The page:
This week’s news got totally weird in one day. We went from net neutrality to llamas on loose to the color of a dress in a poorly taken photo. HOW? Anyways, I decided to avoid those topics because I read a lot of interesting things this week that had nothing to do with either of those three very popular topics from yesterday.
I’m also back to reading a lot of human interest pieces. I’m not saying that humanizing others is more important than what color a dress is… but… it is.
How a book club is helping to keep ex-offenders from going back to jail– I know that expressive writing is helpful even for all sorts of people. Studies have actually proven that it can help mental health. So this article isn’t much of a surprise, but it is encouraging. It also suggests a model for programs that need to be more regular. Aside from that, this article helps us remember why rehabilitation not just punishment is wildly under considered in our punitive system.
The girl who gets gifts from birds– A girl getting gifts from her crow friends is not as important as net neutrality, I know, but it is really sweet. Sometimes we just need reminded of sweet little girls who care deeply in the world. And I found the imagery particularly beautiful for such a strange little story.
Banksy just published a new video from Gaza– Banksy is at it again with some powerful imagery in Gaza. I like the satire. I like the contrast. I particularly like the quote “If we wash our hands of the conflict between the powerful and the powerless we side with the powerful- we don’t remain neutral.” Important stuff to consider.
Robin William’ daughter Zelda on life without her dad, continuing his charity work– Zelda Williams is bravely talking about her dad, furthering his legacy and dealing with a suicide death. Her words remind us once again of the wonderful man Robin Williams was and the importance of talking about mental illness.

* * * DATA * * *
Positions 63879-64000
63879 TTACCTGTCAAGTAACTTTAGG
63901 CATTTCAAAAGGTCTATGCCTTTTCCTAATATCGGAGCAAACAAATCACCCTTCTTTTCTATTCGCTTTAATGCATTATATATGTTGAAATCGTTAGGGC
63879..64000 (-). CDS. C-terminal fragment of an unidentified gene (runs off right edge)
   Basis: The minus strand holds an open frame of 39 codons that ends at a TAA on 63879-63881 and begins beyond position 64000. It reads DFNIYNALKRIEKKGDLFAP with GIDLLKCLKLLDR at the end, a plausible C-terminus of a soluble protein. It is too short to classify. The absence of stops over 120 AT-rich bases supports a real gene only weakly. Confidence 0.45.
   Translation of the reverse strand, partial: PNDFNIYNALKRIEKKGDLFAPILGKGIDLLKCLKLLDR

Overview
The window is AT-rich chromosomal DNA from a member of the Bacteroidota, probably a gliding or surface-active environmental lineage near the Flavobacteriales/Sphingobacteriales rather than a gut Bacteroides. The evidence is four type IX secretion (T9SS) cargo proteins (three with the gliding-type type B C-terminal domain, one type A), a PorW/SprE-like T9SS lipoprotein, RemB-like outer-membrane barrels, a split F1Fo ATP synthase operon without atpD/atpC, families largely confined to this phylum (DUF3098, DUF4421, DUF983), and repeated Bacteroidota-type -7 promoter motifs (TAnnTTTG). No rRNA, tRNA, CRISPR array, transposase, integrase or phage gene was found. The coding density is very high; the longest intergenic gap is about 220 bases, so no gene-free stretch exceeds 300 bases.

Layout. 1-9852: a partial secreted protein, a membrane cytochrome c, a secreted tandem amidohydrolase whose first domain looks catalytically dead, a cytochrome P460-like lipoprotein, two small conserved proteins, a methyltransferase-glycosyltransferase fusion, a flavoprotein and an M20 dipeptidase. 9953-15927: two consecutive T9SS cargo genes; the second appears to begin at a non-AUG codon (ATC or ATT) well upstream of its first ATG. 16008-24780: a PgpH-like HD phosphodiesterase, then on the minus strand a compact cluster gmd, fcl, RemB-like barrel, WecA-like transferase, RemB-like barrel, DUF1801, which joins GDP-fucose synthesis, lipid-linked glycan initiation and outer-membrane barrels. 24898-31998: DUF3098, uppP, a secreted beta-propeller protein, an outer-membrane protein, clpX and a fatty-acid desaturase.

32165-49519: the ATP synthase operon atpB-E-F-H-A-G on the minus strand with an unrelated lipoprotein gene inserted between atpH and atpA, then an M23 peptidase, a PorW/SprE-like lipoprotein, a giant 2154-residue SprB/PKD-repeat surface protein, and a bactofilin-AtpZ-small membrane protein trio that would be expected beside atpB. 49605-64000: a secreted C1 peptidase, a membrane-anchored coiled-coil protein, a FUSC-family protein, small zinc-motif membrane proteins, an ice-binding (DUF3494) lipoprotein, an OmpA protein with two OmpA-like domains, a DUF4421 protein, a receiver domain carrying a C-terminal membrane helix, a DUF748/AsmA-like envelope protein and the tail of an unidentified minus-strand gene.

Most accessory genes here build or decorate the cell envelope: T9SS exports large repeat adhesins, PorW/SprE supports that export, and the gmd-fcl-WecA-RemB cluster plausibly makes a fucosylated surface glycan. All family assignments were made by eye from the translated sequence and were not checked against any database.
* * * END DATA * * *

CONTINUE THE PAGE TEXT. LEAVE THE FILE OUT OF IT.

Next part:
A Mission of Mercy– This story is close to my heart because more than addressing the legal or political issues of crossing the border to give birth, it addresses a heartbreaking story about motherhood. It also talks about how the writer subverted his self-righteous, Americanized views of immigrants and started seeing this mother as a human going through something very painful. Don’t read the comments section though; it devolved into nastiness as usual.
‘She’s OCD!’ ‘He’s Schizo!’ How Misused Health Lingo Can Harm– This article explains the way that our popularized use of mental health terms is adding to the stigma. We don’t often think about it, but this is pretty important. Language is powerful and we should use it responsibly. Don’t call organized people OCD.
Louisville Man’s Life and Death Highlights Plight of Homeless– This sad story, for me, explores the various complexities involved in homelessness. I like the way this article makes the subject empathetic without ignoring the demons he faced. There are a lot of stigmas about homeless people that allow us to fail to explore the many, many reasons people are stuck where they are. We can’t even being to solve the problem until we understand the humans facing it.
Why serious journalism can coexist with audience pleasing content– It’s about time we stop being so darn pretentious and remember that journalism and entertainment have always coexisted. The Internet poses some challenges in terms of keeping serious and entertaining journalism separate, but that doesn’t mean it can’t be done. And if I see one more complaint about clickbait, I’ll have a fit. Headlines have been made purposefully enticing for years. Don’t click on what you don’t want to click on, but also please limit your archaic complaints and self-important tirades against listicles. End rant.
Ok so that last one didn’t quite fit in with my whole “being decent on the Internet” post from earlier in the week. You can complain about anything you want, but often times the people complaining about such things are as hyperbolic as the headlines they are complaining about.
What did you read this week?